Many things have changed since that night, and few of those changes could have brought joy to the heart of the idiosyncratic British hawk. Hitchens correctly predicted that the invasion would be “rapid, accurate and dazzling,” but he was wrong about just about everything else. Saddam’s vast caches of weapons of mass destruction, which the Bush administration used to sell the war to the American people, have not been found. Securing and rebuilding Iraq has proved much harder than Hitchens or his fellow hawks acknowledged, not least because of the Bush administration’s shocking failure to prepare for it at all. The occupation has been bloody and will be incredibly expensive. And the situation is deteriorating, as terrorists and jihadis slip into Iraq, ordinary Iraqis — including, ominously, Shiites — grow increasingly angry, and a shadowy resistance movement kills Americans every day. Nor can the global fallout from the war be considered a resounding success. Hatred and enmity toward the United States is at an all-time high, not only in the Arab and Muslim world but in Europe as well. The Israeli-Palestinian crisis remains mired in a bloody dead end, and Bush’s recent call for the Middle East to embrace democracy fell on almost universally hostile ears in the region.
To no one’s surprise, the Bush administration and its allies, faced with this litany of woes, have refused to admit that anything is wrong. Driven by a radically militarist idealism that plays on post-9/11 fear and nationalism, the White House, like a shark, is designed only to go forward: Any acknowledgment of weakness would be politically fatal and ideologically disastrous. In the first debate Hitchens, too, played by this script: He deviated not an iota from the standard neoconservative line laid out by such intellectual authors of the war as Paul Wolfowitz and Richard Perle. One of the questions hanging over Debate 2, then, was whether and to what degree he would be willing to criticize his newfound right-wing brethren, admit that he or they might have been wrong about anything, or acknowledge that some of his founding assumptions were more problematic and complex than advertised. For those who entertained no hopes that anything of this introspective nature would take place, the question presented itself in a somewhat crasser form: How would the legendarily silver-tongued Hitchens talk his way out of this one?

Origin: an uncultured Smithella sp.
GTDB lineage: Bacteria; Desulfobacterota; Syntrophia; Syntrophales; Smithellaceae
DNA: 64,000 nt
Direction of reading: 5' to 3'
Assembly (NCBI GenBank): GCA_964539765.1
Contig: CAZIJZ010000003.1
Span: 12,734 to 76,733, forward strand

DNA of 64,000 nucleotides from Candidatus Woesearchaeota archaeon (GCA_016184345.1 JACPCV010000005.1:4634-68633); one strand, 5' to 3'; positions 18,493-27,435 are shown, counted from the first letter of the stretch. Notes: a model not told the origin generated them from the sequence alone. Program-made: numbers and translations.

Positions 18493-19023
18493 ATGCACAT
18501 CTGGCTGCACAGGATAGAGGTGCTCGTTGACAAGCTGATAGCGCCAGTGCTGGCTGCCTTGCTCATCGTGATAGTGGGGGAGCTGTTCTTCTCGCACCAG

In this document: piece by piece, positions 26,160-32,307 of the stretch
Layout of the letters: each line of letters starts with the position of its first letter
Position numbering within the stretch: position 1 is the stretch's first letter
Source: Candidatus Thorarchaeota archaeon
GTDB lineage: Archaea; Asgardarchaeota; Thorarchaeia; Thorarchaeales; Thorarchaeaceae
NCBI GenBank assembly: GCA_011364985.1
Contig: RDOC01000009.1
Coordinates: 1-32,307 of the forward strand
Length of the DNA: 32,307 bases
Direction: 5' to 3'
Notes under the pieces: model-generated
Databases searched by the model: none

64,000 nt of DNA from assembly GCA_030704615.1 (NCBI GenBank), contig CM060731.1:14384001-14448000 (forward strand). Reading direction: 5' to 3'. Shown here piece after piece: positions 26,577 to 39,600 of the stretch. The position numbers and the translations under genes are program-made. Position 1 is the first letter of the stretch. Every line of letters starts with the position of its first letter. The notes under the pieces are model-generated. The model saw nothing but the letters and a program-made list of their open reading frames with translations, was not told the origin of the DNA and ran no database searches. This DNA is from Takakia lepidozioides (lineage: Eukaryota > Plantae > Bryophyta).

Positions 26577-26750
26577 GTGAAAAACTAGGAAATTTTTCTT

Hitchens won the coin toss and chose to speak first. He began by attacking the idea that the war against Saddam was voluntary, a war of choice. In fact, he said, it was “inescapable,” because Saddam was so evil, insane and tied to Islamist terrorism that sooner or later we were going to have to fight him — and it would be better to take the fight to him at a time of our choosing rather than wait for a catastrophic implosion that would fracture the country and bring in Iran. Reviewing a statement made by George Bush Sr. in which he explained that invading Iraq after the Gulf War would have been too risky, he dismissed it as “pseudo-realism … it’s not as practical or as hard-headed or as prudent as it purports to be.”